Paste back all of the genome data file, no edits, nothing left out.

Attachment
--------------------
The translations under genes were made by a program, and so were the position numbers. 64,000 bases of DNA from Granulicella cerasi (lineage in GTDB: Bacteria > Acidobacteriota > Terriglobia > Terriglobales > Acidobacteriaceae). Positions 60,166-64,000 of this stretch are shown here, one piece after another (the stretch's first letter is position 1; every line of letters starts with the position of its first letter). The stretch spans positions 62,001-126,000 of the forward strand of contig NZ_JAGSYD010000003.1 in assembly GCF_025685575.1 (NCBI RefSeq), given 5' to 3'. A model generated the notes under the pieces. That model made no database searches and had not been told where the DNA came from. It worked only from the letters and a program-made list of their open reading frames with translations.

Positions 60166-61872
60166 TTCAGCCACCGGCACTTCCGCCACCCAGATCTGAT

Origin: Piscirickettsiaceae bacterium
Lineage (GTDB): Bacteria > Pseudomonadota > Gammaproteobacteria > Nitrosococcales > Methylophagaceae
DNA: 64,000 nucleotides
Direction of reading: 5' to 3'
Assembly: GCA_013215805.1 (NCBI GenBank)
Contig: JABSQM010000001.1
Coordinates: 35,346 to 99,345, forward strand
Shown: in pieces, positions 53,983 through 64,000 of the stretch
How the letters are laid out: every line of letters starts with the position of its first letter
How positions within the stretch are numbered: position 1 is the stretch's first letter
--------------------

The translations under genes were made by a program, and so were the position numbers. 64,000 bases of DNA from Granulicella cerasi (lineage in GTDB: Bacteria > Acidobacteriota > Terriglobia > Terriglobales > Acidobacteriaceae). Positions 60,166-64,000 of this stretch are shown here, one piece after another (the stretch's first letter is position 1; every line of letters starts with the position of its first letter). The stretch spans positions 62,001-126,000 of the forward strand of contig NZ_JAGSYD010000003.1 in assembly GCF_025685575.1 (NCBI RefSeq), given 5' to 3'. A model generated the notes under the pieces. That model made no database searches and had not been told where the DNA came from. It worked only from the letters and a program-made list of their open reading frames with translations.

Positions 60166-61872
60166 TTCAGCCACCGGCACTTCCGCCACCCAGATCTGAT

Origin: Piscirickettsiaceae bacterium
Lineage (GTDB): Bacteria > Pseudomonadota > Gammaproteobacteria > Nitrosococcales > Methylophagaceae
DNA: 64,000 nucleotides
Direction of reading: 5' to 3'
Assembly: GCA_013215805.1 (NCBI GenBank)
Contig: JABSQM010000001.1
Coordinates: 35,346 to 99,345, forward strand
Shown: in pieces, positions 53,983 through 64,000 of the stretch
How the letters are laid out: every line of letters starts with the position of its first letter
How positions within the stretch are numbered: position 1 is the stretch's first letter